Despite difficult trading conditions, Christchurch International Airport Limited (CIAL) has reported a net profit after tax of $19.6 million for the year ended 30 June 2012.
This result was a reflection of very satisfactory returns from the company’s commercial operations.
The reported profit also includes a net after tax gain on the revaluation of the company’s investment property portfolio of $4.1m. Excluding the impact of this revaluation gain, CIAL’s operating profit after tax of $15.5m was 30% ahead of budgeted expectations.
CIAL has declared a final dividend for the year of 7.65 cents per share, bringing the total dividend for the year to 15.15 cents or $8.73 million.
Addressing the company’s AGM this evening, CIAL Chief Executive Jim Boult said the events of the past two years have inevitably taken a toll on passenger numbers. Compared to the year ended June 30 2010, the last full financial year before earthquakes, CIAL has lost 448,814 passengers.
The loss of 7.5% of CIAL’s passenger base since the 2010 financial year has cost the company revenue from a number of sources associated with passenger throughput, in particular terminal concessions and car parking.
The company’s operational costs are higher as a result of the earthquakes, including thorough testing of every building on campus. In all, earthquake related issues have cost the company approximately $15 million at the EBITDA level in the 2012 financial year.
Mr Boult told shareholders the current year was always going to see a drop in profitability for the company, because of costs involved in financing the new terminal construction. Prior to the 2012 financial year, the cost of funds had been capitalised against the project. The Integrated Terminal Project accounted for $28.2M of the company’s total capital expenditure of $63M. The development is due to be completed March 2013 and to come in within one to two per cent of the budget set in 2008.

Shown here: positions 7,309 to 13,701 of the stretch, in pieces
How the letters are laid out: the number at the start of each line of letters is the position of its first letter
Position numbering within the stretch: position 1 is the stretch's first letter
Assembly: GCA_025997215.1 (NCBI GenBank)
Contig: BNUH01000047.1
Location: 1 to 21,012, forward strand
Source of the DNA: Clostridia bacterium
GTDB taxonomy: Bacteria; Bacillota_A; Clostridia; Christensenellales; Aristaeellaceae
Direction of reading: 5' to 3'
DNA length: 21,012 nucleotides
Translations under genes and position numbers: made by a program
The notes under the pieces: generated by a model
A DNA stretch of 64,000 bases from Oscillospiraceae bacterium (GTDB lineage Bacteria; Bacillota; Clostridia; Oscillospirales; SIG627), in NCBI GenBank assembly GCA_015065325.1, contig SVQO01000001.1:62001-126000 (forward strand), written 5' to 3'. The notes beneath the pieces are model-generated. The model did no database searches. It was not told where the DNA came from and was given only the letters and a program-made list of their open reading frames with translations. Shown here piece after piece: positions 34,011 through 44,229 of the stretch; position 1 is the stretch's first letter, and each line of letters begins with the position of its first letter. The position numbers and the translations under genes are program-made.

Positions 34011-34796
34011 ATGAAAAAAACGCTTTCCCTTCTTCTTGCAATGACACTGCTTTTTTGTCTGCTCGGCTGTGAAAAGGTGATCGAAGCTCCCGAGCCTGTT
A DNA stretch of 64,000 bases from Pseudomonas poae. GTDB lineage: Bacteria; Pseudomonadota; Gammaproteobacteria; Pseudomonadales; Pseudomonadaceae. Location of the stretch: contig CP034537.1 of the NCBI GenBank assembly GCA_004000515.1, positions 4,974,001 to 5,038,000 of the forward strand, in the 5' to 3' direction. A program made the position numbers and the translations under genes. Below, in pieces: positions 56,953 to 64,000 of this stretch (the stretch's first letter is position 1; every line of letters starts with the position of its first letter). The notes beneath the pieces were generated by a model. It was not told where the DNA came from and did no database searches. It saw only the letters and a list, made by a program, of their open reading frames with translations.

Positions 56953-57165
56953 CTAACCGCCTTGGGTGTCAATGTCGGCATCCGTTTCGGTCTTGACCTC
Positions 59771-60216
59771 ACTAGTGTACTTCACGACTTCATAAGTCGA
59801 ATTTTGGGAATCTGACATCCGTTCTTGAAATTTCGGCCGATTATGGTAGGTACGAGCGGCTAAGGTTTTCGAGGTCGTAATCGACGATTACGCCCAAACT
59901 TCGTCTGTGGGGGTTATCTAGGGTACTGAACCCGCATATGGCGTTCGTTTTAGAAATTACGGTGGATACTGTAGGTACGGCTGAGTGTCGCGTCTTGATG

The past financial year also saw the acquisition and successful integration and operation of the International Antarctic Centre with the business performing ahead of expectations.
The company’s commercial opportunities and property developments continued to perform strongly. Highlights included the completion of the Temporary Office Park housing five short-term tenants, substantial completion of buildings for Hewlett Park and Landpower in Dakota Park and the construction of a McDonald’s restaurant. Planning approval was also secured for the Spitfire Square retail development. Last week , Gen-i also announced it will partner with CIAL on its new data centre.
Mr Boult said CIAL’s greatest contribution to the redevelopment of Christchurch will be through the retention and growth of aeronautical service to the city. He says the company is in discussions with a number of airlines, both existing and new, on potential new services.
He pointed to the recently announced new International Air Transport Policy Statement as a boost to those discussions.
"The new statement gives favourable consideration to airlines offering new services to and from Christchurch, to assist with the region’s recovery. That aspect alone effectively creates ‘Open Skies’ over Christchurch until 2017 and is invaluable for the South Island.
"It means any airline can take advantage of this especially supportive policy to bring the world’s travellers here - and is good news for exporters and importers as well."
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